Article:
Jacob Gray, senior director of the Wharton Social Impact Initiative, says Wharton students are gaining experience with the “next big thing in finance”.
At Pennsylvania’s Wharton School, the student-led Social Venture Fund typically invests $50,000 in companies with growth potential and measurable social impact.
Its portfolio includes a $500,000 injection into RevolutionCredit, which aims to expand financial inclusion, and a $50,000 investment in Raise, which provides micro-scholarships to high school students.
Impact investing has grown in popularity among large financial firms such as BlackRock, as investors increasingly seek to provide a tangible social benefits as well as a financial return.
“Impact investing is still an emerging and evolving field,” says Erin Worsham, director of social entrepreneurship at Duke’s Fuqua School of Business. “[But] we have seen the demand from students increase significantly,” she says.
The trend of venture capital vehicles at business schools is long established, but the sprouting of new funds at a handful of top schools represents a shift.
New York’s Columbia Business School is the latest example of an elite institution setting up a student-led venture fund. Each year, five new $50,000 investments will be added to the recently-launched Student Value Investment Fund. After five years, investments will be liquidated to provide funding for the next batch of entrepreneurs.
“I want the 5x5x5 portfolio to succeed and underscore the message that long-term investing is actually a worthy and profitable pursuit,” says Thomas Russo, at investment firm Gardner Russo & Gardner, who has financed Columbia's fund.
The initiative focuses on financial return. But for many top schools it is positive social impact that drives their investment portfolios.
“The reason we are here is because banks wouldn’t do this — because it doesn’t necessarily make the most financial sense,” says Casey Rhode, CEO of Emory Impact Investing Group and student at Goizueta Business School. “Someone needs to fill that gap,” he says.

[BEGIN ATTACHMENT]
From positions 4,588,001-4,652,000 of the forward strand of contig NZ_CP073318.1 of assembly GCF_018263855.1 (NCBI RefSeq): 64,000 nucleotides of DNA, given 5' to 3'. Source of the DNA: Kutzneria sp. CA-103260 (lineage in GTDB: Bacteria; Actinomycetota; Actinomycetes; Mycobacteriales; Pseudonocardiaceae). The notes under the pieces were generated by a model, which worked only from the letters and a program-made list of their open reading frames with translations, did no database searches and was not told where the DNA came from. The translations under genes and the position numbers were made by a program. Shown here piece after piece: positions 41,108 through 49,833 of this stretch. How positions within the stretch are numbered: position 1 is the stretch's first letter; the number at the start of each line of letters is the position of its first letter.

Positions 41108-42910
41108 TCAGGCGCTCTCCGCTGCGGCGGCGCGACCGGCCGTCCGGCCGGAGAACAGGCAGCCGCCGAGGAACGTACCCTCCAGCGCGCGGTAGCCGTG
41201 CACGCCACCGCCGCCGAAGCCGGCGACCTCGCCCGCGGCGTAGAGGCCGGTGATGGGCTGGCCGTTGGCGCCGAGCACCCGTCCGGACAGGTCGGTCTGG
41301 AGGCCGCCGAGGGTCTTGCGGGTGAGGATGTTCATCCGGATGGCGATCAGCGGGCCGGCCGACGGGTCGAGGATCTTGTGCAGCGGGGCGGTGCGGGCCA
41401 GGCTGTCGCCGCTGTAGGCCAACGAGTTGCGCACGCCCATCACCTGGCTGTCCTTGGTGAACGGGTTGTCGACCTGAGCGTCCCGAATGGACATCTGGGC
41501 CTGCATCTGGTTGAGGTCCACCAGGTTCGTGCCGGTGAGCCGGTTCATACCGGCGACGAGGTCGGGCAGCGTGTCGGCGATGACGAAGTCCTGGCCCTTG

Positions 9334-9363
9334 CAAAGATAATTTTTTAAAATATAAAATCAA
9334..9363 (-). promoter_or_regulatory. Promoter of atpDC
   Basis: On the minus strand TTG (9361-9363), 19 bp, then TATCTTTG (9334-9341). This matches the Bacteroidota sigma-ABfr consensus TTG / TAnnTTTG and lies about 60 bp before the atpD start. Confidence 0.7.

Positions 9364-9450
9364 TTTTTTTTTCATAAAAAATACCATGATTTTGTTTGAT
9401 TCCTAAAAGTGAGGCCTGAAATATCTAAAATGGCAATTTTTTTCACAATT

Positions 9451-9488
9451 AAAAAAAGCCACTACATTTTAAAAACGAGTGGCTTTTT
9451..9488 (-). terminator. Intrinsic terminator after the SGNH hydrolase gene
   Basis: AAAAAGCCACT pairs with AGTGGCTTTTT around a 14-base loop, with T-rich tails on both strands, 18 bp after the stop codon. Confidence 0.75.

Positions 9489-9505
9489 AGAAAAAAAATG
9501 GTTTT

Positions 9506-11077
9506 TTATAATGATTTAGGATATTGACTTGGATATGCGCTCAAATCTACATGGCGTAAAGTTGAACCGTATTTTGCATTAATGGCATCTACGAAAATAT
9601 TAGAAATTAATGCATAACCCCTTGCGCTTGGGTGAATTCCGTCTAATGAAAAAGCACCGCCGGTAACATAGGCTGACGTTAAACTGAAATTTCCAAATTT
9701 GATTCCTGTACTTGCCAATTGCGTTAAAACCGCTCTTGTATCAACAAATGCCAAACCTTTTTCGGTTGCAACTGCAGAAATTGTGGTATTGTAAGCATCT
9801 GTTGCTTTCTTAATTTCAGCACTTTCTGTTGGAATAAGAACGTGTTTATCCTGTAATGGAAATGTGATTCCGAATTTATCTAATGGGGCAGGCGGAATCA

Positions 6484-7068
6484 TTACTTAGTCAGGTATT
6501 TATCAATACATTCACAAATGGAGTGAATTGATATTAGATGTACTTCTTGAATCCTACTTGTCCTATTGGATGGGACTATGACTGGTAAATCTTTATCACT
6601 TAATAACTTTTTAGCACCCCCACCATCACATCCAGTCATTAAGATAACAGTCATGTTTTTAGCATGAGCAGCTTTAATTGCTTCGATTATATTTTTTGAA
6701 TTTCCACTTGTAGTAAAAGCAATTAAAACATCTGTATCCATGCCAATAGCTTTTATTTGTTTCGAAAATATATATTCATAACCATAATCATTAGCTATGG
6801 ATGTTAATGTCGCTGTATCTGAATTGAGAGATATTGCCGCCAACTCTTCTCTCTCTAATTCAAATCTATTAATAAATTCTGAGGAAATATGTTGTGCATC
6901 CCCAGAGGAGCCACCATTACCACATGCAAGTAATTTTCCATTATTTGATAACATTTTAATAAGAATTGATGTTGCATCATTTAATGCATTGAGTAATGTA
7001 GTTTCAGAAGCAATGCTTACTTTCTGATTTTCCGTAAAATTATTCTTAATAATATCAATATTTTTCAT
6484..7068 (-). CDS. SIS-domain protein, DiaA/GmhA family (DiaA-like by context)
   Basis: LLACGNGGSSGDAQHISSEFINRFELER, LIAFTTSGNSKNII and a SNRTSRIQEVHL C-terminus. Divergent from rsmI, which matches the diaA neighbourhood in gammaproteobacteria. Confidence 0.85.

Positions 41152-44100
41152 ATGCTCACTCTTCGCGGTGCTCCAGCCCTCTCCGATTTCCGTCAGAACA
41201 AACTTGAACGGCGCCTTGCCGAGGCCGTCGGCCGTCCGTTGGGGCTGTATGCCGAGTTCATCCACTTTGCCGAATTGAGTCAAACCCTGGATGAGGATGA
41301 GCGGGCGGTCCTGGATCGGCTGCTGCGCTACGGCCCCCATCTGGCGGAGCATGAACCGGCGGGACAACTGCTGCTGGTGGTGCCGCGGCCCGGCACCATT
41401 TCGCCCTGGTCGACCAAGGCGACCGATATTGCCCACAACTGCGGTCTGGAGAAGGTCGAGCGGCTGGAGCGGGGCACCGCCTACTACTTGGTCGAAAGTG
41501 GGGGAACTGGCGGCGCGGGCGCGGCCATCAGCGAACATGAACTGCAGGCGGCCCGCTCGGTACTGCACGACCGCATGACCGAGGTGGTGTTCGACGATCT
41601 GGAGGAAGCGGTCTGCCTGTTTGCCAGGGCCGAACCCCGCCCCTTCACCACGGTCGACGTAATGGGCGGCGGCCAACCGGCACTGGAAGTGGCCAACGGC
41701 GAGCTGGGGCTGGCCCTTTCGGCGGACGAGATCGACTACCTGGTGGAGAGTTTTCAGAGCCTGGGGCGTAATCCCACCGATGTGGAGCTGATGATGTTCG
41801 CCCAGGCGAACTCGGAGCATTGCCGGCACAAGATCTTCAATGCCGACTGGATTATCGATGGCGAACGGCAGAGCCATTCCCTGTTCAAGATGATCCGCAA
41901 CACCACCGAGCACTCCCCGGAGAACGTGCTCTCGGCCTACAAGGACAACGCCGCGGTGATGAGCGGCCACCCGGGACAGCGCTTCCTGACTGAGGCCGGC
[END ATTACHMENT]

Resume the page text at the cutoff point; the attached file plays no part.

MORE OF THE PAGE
The fund has so far made one investment in Krumbz Bakery, a bakery in Atlanta.
Other student-led impact funds are more established. The Social Venture Fund at Michigan’s Ross School of Business invests between $50,000 and $250,000 in start-ups that place social and environmental impact at the heart of their business models. Its portfolio includes Mytonomy, a video-based social network that connects alumni with high school students, which raised $700,000 in total.
The pace of launch of impact investing groups at top business schools has quickened.
Last year for example, UNC Kenan-Flagler Business School announced it had raised $250,000 to launch a public equity fund, which is dedicated to social impact.
“A large percentage of students are interested in social investing,” Carol Hee, director of UNC’s Center for Sustainable Enterprise, told BusinessBecause.
The fund, when eventually launched, will look into the financial case of investing in socially responsible companies. “It’s not easy to do,” says Carol. “But the balance of the evidence is shifting.”
The Haas Socially Responsible Investment fund is a case in point. Led by students, pictured below, who want to deliver financial returns and make a positive social impact, it has achieved a more than 50% return on investment over six years, it claims.
The fund has holdings in American Water, the NYSE listed utility, and AMN Healthcare, the US healthcare group, which has a market cap of about $1 billion.
The flourishing of impact investing groups highlights the increasing interest among MBAs in the venture capital industry.
“Last summer there were a record number of our MBAs working in venture capital,” says Tom Sabel, associate director for careers at Stanford Graduate School of Business.
Jason Heltzer, assistant professor of entrepreneurship at Chicago’s Booth School of Business, says the potential wealth creation lures MBAs to venture capital firms. But, he adds, “it takes a really long time for ownership in a VC fund to produce returns — and those returns are far from a sure thing”.
The funds’ launches also come as MBA students place higher value on careers that provide a positive impact on society, rather than just financial gain.
“We do have a lot of students interested in finding a way to use their MBA and entrepreneurial skills to solve problems in the world,” says Jeff Reid, director of the Entrepreneurship Initiative at Georgetown’s McDonough School.
Ignasi Carreras, director of the Institute for Social Innovation at ESADE Business School, agrees: “There is much more interest in social companies and social enterprise.”
Career opportunities in this area are growing, too. “There are opportunities for MBAs who want to make a positive impact on society everywhere,” says Daniela Papi-Thornton, from the Skoll Centre for Social Entrepreneurship at Oxford University’s Saïd Business School.
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